They Called Them Soldier Boys
A Texas Infantry Regiment in World War I
Publication Year: 2013
Published by: University of North Texas Press
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Title Page, Copyright, Dedication
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List of Illustrations
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List of Maps and Tables
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I would like to thank the Donley County Historical Society and the Burton Memorial Library, Clarendon, Texas; the Southwest Collection at Texas Tech University, Lubbock; the Texas State Library and Archives, Austin, Texas; The Abilene Public Library, Abilene, Texas; the Foard County Library, Crowell, Texas; the University of Texas at Arlington Libraries Special Collections Branch; Pat and ...
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In a small Texas town, thousands of miles and nearly a century removed from the battlefields of France, the influence of World War I on the Lone Star State can still be observed. Two worn statues stand on each side of a World War I-era German artillery piece in the courthouse square of Crowell, the county seat of Foard County, Texas, in the northwestern part of the state. The statues are copies of E. ...
Chapter 1 - Recruiting the 7th Texas Infantry
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On April 2, 1917, President Woodrow Wilson addressed a joint session of the United States Congress where he responded to a number of events, including the resumption of unrestricted submarine warfare by Germany and the disclosure of the infamous Zimmerman Telegram. He then asked Congress for a declaration of war. Congress debated the presidentâs request for several days, ...
Chapter 2 - A Portrait of the 7th Texas Infantry
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An examination of the make-up of the 7th Texas Infantry from a socio-economic standpoint off ers a useful composite portrait of its soldiers. Th is serves not only to broaden historical knowledge of those individuals, but also off ers a starting point for comparing them soldiers with others in the state and other sections of the country. Who were those soldiers that Texans asked to uphold its ...
Chapter 3 - Camp Bowie and France
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Although local communities treated the soldiers of the 7th Texas as heroes before the regiment had even left North and Northwest Texas, their arrival at Camp Bowie in the fi rst week of September underscored their lack of training and unfamiliarity with Army ways. Th e companies from Potter, Donley, and Childress counties arrived fi rst, followed by the companies from Hardeman, Foard, and ...
Chapter 4 - “Fit to Get Down to Serious Business”
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Th e 142d Infantry Regiment, still containing a large core of men from the old 7th Texas Infantry and the former 1st Oklahoma Infantry regiments, arrived in France at a critical moment in the war. Th e German Army had launched a massive series of off ensives beginning in March of 1918, which German leaders hoped would end the war before the infl uence of the United States could be felt ...
Chapter 5 - The Western Front, October 6–13, 1918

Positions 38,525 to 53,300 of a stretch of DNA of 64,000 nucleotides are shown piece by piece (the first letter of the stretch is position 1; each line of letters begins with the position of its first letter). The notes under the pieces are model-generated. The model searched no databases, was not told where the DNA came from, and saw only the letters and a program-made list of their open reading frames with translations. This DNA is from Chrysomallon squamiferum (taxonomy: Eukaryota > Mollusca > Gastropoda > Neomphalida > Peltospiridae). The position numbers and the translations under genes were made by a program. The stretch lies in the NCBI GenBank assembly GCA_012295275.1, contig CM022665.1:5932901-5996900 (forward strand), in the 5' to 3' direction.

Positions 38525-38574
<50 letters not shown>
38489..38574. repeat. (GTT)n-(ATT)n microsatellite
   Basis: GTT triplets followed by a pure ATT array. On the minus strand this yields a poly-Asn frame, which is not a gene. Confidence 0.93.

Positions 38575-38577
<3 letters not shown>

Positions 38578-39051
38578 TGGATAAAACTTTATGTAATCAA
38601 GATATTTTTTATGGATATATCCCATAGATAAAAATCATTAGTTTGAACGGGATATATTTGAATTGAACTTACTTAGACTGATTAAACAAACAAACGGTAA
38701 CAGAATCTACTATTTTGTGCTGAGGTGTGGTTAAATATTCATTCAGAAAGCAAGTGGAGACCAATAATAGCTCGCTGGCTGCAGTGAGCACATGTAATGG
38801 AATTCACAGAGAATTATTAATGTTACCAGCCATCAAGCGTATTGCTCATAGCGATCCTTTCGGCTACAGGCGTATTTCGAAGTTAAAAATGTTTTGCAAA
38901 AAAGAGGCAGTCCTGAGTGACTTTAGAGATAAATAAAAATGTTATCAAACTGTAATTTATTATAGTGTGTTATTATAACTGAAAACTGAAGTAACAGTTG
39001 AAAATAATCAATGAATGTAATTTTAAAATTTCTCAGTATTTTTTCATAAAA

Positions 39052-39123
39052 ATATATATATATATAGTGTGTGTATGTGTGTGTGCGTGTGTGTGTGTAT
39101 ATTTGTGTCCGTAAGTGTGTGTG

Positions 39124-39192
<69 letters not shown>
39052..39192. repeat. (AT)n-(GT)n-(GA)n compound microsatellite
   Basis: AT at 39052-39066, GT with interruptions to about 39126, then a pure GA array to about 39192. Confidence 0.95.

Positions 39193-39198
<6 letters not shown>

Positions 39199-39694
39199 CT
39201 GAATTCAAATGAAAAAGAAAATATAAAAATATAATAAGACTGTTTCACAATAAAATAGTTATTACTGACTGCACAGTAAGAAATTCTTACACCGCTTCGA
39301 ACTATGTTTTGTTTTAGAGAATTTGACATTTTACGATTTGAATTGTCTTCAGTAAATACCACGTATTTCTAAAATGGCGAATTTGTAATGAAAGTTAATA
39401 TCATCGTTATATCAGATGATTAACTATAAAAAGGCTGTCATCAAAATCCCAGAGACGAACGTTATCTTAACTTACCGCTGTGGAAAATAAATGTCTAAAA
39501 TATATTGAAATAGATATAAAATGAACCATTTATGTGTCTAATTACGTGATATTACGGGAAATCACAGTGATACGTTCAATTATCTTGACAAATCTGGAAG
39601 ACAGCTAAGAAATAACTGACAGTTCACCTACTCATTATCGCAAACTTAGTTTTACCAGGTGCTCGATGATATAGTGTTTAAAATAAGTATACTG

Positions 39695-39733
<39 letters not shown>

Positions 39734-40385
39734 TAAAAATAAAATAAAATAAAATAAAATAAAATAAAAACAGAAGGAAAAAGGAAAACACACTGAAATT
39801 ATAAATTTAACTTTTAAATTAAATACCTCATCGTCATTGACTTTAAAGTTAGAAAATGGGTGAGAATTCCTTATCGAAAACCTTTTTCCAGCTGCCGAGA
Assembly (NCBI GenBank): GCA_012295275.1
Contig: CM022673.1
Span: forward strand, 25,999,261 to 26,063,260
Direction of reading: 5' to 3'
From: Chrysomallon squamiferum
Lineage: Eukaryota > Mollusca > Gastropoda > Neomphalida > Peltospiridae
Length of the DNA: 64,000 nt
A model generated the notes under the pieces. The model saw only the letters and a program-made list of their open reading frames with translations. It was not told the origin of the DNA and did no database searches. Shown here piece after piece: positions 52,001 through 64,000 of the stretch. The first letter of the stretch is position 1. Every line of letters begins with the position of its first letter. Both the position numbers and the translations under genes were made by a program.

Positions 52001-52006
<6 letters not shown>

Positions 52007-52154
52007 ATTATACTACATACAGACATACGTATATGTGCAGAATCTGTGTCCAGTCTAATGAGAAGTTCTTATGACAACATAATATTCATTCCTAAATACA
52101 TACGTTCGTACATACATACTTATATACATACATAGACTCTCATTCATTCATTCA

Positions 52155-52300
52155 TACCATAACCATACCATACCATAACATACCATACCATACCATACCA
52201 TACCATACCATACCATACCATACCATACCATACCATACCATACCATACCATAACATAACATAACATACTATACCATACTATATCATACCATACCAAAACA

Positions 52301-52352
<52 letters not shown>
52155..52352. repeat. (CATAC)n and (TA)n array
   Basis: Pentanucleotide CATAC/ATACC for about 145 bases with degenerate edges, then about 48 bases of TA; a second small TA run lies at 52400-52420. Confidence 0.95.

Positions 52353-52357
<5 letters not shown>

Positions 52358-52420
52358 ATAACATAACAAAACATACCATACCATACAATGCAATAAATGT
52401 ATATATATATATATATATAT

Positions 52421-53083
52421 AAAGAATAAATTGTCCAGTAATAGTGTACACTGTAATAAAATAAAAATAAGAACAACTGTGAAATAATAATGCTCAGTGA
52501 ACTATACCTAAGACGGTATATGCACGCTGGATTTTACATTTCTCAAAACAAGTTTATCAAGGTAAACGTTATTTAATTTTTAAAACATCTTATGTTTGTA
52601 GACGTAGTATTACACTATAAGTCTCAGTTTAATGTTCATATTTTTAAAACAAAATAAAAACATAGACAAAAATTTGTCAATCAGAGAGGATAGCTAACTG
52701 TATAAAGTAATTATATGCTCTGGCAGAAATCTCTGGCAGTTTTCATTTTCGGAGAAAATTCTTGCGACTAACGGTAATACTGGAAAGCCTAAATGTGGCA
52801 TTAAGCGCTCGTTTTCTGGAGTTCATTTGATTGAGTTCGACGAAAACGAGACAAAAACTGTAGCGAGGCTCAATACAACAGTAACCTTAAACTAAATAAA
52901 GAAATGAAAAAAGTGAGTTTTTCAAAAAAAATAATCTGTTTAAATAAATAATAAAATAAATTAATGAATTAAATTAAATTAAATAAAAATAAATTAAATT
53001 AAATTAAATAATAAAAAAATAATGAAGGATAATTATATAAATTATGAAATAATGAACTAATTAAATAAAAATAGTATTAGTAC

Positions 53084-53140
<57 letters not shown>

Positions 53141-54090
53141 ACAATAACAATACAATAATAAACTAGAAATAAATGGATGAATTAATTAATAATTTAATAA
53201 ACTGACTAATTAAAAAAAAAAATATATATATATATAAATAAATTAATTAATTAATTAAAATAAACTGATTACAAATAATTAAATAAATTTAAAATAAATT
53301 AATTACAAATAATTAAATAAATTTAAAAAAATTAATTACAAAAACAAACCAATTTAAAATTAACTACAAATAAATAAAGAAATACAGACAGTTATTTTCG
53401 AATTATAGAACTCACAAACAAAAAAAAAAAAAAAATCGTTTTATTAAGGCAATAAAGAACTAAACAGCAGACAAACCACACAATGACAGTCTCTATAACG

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As the 142d Infantry marched north out of the French village of Somme-Py, they passed a group of Marines walking south, away from the front. One of those Marines recalled passing âfull strong companies of National Guardsmen. Th ey went up one side of the road; and in ragged columns of twoâs, unsightly even in the dim and fi tful light, the Marines plodded down the other side.â Th e Guard ...
Chapter 6 - The Western Front, October 13–30, 1918
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As the 142d Infantry fi ltered into the lines on the night of October 13, 1918, they were certainly not aware that in several weeks they would have to attack such a strongly fortifi ed position as Forest Farm. Lieutenant Saylesâ weapons platoon dug in on the side of a hill and managed to bring up straw from Vaux to line their holes. Several soldiers also found doors to use as roofs over their fox holes, but it turned ...
Chapter 7 - “Bad Enough at the Best”
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As they left the line near the end of October 1918 and marched to Valmy, James McCan of Quanah recalled that his comrades were âthe worst looking bunch of men you ever saw,â and about âhalf a dozen could barely talk above a whisper as our lungs were full of gas.â From Valmy, the division marched southeast toward the American First Army, to which they had been assigned. Th e division stopped ...
Chapter 8 - Coming Home and the War’s Legacy
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While the soldiers of the old 7th Texas and their comrades in the 142d Infantry and the 36th Division refl ected on their experiences and tried to put into words what they had seen and felt, the press and other observers quickly picked up on the divisionâs exploits. For example, Gen. Stanislas Naulin, commander of the French XXI Corps, under whom the 36th Division served for a time, wrote to ...
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A typical Texas National Guard recruiting poster from the Wichita Daily Colonel Alfred Wainwright Bloor. Colonel Bloor, an Austin attorney, commanded the 7th Texas Infantry, Texas National Guard, and later the 142d Infantry Regiment during World War I (Photo from C. H. Barnes, History of the 142d Infantry of the Thirty-Sixth Division, Octo-ber 15 1917, to June 17, 1919 [Blackwell Job Printing Company, 1922].)...
Page Count: 352
Illustrations: 21 b&w illus. 5 maps.
Publication Year: 2013
Series Title: War and the Southwest Series